Calendula and lettuce all sit happily by each other, nice to see them - I do like the formality of these plantings..........
 I rather liked the labelling too, often this is hard to get right in a garden but this worked quite well I think................all the veggies and herbs were nicely named, very helpful indeed.
And that Red Russian Kale is going to be lovely later in the winter I think. What a great little amble around a garden we had, and of course, with that quality of a tea room, be rude not to have a cuppa too, and a bit of cake/shortbread. Each table had a sweet little watering can filled with flowers and herbs from the border. No pictures of cakes and tea, too busy scoffing I'm afraid!
A great place to visit if you're in the area, as you do, when adventuring in the North West of Scotland - garden is free but donations are welcomed - the project is truly inspring and the garden full of helpful, complimentary planting ideas. Lots of inspriation about planting and local food/flowers.

Oh, I see they also do lunches, dinners and um weddings.........................food for thought indeed!

17 comments:

  1. i am famous arent i!
    the road is a tremendous drive if you like steep twisty mountain roads. it ascends 2053 ft (over 600m) in only 6 km. this is an everage gradient of more than 10%. with sections reaching 20%. the views are amazing, the drive is exhilirating and applecross at the other side is a fabulous reward with the beautiful inn, the stunning gardens and cafe etc.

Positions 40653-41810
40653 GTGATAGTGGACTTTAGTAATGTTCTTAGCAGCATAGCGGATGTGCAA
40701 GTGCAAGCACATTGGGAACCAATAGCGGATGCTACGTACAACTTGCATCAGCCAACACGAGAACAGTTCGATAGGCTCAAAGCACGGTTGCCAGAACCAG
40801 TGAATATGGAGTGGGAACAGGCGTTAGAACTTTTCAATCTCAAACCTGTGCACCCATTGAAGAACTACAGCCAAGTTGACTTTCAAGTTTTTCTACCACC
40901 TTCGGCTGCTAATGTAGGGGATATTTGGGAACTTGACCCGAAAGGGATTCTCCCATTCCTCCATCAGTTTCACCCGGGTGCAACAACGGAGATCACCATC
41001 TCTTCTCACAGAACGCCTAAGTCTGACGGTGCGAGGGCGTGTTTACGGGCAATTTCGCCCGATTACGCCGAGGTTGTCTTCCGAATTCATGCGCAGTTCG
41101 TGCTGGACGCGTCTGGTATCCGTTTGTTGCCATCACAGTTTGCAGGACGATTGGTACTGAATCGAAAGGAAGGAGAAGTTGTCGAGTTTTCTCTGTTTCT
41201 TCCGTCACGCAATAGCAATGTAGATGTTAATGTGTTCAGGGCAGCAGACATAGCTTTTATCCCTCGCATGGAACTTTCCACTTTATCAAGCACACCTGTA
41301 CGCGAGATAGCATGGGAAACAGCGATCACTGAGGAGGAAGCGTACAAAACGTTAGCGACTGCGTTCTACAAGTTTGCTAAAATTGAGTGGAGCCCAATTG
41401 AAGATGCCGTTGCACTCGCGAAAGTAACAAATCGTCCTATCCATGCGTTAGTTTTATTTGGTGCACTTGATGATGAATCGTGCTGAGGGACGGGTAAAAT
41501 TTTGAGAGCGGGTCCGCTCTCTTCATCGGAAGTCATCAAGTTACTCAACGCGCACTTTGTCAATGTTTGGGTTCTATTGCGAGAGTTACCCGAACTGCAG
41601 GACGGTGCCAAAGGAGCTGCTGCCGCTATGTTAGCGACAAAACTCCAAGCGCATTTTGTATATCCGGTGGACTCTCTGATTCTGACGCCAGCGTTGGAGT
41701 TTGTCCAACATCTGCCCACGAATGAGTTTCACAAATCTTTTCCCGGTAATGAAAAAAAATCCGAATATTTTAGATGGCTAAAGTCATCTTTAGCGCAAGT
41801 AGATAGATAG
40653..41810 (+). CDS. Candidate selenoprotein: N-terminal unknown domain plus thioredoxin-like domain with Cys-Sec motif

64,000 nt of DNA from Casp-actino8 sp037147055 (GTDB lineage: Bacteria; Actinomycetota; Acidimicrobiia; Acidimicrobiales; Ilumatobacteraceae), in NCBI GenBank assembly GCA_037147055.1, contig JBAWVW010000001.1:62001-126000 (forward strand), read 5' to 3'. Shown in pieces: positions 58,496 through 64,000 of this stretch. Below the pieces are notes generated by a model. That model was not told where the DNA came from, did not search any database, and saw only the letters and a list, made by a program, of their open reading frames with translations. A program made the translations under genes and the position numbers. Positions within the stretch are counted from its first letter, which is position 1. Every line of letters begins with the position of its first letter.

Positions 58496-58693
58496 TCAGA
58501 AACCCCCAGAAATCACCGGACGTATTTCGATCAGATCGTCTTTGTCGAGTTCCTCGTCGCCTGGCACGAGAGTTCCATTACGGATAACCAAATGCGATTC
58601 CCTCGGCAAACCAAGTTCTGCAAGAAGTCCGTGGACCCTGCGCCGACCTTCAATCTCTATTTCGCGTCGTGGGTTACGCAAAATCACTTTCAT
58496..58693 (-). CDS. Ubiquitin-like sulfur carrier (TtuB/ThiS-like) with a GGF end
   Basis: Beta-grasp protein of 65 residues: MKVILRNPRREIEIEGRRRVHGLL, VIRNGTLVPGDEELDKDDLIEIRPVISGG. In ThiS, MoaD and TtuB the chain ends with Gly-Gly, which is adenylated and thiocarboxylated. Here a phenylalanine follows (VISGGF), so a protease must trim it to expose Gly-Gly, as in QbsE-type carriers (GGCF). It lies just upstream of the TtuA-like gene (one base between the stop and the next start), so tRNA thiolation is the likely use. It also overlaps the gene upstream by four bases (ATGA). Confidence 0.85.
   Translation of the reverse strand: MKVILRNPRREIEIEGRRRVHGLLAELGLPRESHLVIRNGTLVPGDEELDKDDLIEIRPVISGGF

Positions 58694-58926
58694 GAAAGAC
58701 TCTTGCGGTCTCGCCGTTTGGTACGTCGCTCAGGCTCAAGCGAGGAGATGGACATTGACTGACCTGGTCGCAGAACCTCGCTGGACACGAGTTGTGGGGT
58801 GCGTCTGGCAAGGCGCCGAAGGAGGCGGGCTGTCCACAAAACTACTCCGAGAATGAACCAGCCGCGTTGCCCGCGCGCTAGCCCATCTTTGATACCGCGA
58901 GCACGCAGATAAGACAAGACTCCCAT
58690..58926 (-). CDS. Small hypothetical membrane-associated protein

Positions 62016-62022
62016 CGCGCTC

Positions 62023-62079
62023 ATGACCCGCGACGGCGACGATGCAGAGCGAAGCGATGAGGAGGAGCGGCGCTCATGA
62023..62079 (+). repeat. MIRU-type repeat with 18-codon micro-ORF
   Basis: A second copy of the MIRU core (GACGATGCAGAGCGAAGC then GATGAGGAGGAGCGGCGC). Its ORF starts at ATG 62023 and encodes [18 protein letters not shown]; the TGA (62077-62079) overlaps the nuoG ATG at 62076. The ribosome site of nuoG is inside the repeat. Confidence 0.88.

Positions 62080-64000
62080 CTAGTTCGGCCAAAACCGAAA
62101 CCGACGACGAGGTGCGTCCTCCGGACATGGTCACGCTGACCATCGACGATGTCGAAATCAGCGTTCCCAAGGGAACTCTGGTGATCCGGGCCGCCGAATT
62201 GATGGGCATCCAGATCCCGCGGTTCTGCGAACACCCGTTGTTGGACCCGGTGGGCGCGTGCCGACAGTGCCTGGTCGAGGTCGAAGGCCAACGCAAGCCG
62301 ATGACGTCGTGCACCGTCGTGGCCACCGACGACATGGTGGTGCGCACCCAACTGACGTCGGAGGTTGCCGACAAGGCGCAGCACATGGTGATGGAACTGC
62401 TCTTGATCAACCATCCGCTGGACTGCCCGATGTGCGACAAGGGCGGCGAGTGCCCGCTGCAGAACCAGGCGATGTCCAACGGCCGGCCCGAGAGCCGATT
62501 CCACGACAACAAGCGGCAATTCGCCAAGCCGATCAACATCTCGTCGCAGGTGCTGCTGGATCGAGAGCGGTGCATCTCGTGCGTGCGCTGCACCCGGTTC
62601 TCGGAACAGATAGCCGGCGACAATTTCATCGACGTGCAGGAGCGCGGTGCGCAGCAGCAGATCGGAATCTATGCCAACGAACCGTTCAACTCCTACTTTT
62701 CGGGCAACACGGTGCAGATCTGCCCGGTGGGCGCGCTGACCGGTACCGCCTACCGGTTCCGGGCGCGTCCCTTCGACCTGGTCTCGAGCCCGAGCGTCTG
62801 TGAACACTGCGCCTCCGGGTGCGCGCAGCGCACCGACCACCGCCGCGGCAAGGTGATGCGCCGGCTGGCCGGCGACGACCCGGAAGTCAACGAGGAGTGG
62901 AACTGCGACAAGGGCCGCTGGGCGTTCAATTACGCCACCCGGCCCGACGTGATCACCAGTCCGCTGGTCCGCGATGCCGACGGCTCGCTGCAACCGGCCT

We have to go back!!!

    Mr Flowers.

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  2. What a fabulous tour. I just love the way the garden incorporates all the natural wood, and the boat! The idea of a walled garden is very romantic, it reminds me of my favorite childhood book, the Secret Garden.

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    1. The Secret Garden was a favourite of mine too. I hope you're well..

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  3. Lovely pics and adventure. The Pass of the Cattle is, I think, the highest pass in the UK, so it's not for the feint-hearted, that's for sure. I spent about a month or so in and around Applecross when I were a mere stripling on an outdoor pursuity sort of thingy based at the old Applecross house estate, then owned, I believe,( failing memory, maybe!) by the Wills fag family. Spectacular place, as I recall over forty years later!! Also a lovely small lochside village called Sheldaig sticks in the memory - always fancied living there, and back then, was niaive enough to think I might end up there! Who knows.....

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  4. it is certainly not for the faint hearted, and i totally agree with you about the beauty of the place. it doesnt quite manage to lay claim to the highest pass in the uk however as the glenshee pass reaches a height of 2259ft.However, the Bealach na ba is very much more spectacular and enjoyable to drive.